And what are these laws of nature that were abolished [by Christ]? Conception through seed, and, I think, birth through corruption, neither of which characterized in any way whatsoever the true enfleshment of God and His perfect humanization. For this was a conception pure of any seed, and a birth completely untouched by corruption, which is why the mother of the one bom remained a virgin even after giving birth, and indeed suffered no pain while giving birth[S]in, finding an opportunity through disobedience, condemned human beings to be marked with the same characteristic as irrational animals, in being generated one from another—and the laws of the first and truly divine creation were renewed, so that God with His strength could restore, out of His love for mankind, what feeble man, in his negligence, had destroyed. (31:2)

He became perfect man, having assumed from us, and for us, and consistent with us, everything that is ours, lacking nothing, but without sin, for to become man He had no need of the natural process of connubial [conjugal] intercourse. In this way, He showed, I think, that there was perhaps another mode, foreknown by God, for the multiplication of human beings, had the first human being kept the commandment and not cast himself down to the level of irrational animals by misusing the mode of his proper powers. (41:7)

The Atonement

Jesus Christ’s divine hypostasis assumed a human nature that has been affected by the Fall, minus its moral elements. In so doing, Christ canceled both death and sin, as our death is the result of sin. This is a sort of “canceling” of a law of nature (that being sin=corruption and death.) In addition to canceling death, by deifying human nature He made our divinization and thereby immutability/impassibility/eternal life possible. (4)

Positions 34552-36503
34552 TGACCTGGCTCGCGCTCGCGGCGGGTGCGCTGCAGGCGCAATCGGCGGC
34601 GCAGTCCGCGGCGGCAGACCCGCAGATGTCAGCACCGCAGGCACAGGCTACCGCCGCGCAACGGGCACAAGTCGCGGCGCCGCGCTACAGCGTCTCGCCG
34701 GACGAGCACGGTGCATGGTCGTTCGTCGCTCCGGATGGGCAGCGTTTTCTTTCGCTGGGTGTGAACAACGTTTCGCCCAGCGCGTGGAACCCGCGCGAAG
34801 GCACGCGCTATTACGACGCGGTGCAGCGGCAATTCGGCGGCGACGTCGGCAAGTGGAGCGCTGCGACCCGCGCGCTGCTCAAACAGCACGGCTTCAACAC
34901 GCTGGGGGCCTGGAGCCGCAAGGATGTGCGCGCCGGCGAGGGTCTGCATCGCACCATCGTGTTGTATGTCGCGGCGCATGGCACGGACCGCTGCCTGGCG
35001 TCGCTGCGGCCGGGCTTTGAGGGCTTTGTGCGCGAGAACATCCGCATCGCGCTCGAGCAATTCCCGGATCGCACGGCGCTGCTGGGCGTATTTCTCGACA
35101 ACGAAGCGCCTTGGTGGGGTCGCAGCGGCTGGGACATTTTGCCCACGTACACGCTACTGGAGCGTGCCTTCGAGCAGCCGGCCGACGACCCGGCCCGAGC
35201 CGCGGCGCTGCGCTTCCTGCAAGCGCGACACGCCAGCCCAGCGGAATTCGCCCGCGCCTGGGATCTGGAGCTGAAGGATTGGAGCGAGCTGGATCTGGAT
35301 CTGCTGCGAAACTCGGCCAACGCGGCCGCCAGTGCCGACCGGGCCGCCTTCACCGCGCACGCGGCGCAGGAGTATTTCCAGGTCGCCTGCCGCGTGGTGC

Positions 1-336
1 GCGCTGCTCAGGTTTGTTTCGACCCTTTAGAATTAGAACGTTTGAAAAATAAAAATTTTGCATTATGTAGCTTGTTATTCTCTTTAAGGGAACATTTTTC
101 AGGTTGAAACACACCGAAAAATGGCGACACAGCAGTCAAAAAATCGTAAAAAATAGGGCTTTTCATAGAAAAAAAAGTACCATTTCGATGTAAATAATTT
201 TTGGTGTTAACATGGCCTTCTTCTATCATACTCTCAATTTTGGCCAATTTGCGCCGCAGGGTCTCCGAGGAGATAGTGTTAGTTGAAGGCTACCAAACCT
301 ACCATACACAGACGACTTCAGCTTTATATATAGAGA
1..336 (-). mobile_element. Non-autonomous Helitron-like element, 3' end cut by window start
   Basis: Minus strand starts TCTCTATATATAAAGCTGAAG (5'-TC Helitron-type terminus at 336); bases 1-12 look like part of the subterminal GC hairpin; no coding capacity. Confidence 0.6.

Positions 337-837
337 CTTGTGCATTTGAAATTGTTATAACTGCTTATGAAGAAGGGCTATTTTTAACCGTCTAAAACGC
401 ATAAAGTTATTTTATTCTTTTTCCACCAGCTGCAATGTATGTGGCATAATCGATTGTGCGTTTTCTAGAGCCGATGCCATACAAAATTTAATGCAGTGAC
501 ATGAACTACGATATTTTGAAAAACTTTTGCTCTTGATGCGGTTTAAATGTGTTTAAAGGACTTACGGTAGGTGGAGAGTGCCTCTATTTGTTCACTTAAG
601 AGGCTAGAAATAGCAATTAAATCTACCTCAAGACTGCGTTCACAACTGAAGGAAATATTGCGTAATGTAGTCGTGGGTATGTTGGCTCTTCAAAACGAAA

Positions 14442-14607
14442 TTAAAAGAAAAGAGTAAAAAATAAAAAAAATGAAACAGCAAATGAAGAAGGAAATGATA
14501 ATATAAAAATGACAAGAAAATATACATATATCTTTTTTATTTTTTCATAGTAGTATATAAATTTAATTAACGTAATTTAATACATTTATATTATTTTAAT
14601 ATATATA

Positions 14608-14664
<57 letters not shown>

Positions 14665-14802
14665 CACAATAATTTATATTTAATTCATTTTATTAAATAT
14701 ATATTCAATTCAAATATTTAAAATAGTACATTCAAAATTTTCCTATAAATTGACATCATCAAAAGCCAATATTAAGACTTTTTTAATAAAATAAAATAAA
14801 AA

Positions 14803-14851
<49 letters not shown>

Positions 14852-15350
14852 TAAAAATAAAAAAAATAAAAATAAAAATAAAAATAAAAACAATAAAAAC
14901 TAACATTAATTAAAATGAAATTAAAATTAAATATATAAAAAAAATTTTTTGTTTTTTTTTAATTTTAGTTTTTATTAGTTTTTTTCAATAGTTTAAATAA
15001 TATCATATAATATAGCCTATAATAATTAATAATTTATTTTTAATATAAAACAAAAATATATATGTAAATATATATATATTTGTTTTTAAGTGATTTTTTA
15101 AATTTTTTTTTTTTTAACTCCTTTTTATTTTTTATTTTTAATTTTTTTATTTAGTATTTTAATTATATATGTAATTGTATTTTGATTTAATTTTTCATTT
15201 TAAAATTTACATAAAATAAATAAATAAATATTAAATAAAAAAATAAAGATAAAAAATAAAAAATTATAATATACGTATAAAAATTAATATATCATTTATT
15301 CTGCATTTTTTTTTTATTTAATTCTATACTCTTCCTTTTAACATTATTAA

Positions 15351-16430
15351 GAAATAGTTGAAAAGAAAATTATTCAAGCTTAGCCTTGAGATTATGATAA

He bears the totality of human nature, including its natural, blameless passions, which He united to His own hypostasis. Having through them “consumed the meaner element”—on account of which passibility was imposed on us in our sentence of condemnation, I mean the law of sin which arose from disobedience, whose power over us lies in the unnatural disposition of our will, establishing, in lesser or greater degrees, an impassioned state within the passible condition of our nature—He not only saved us who were “held captive by sin,” but also, by having absolved our penalty in Himself, He gave us a share in divine power, which brings about immutability of soul and incorruptibility of body through the identification of the will with what is naturally good in those who struggle to honor this grace by their deeds. (4:4)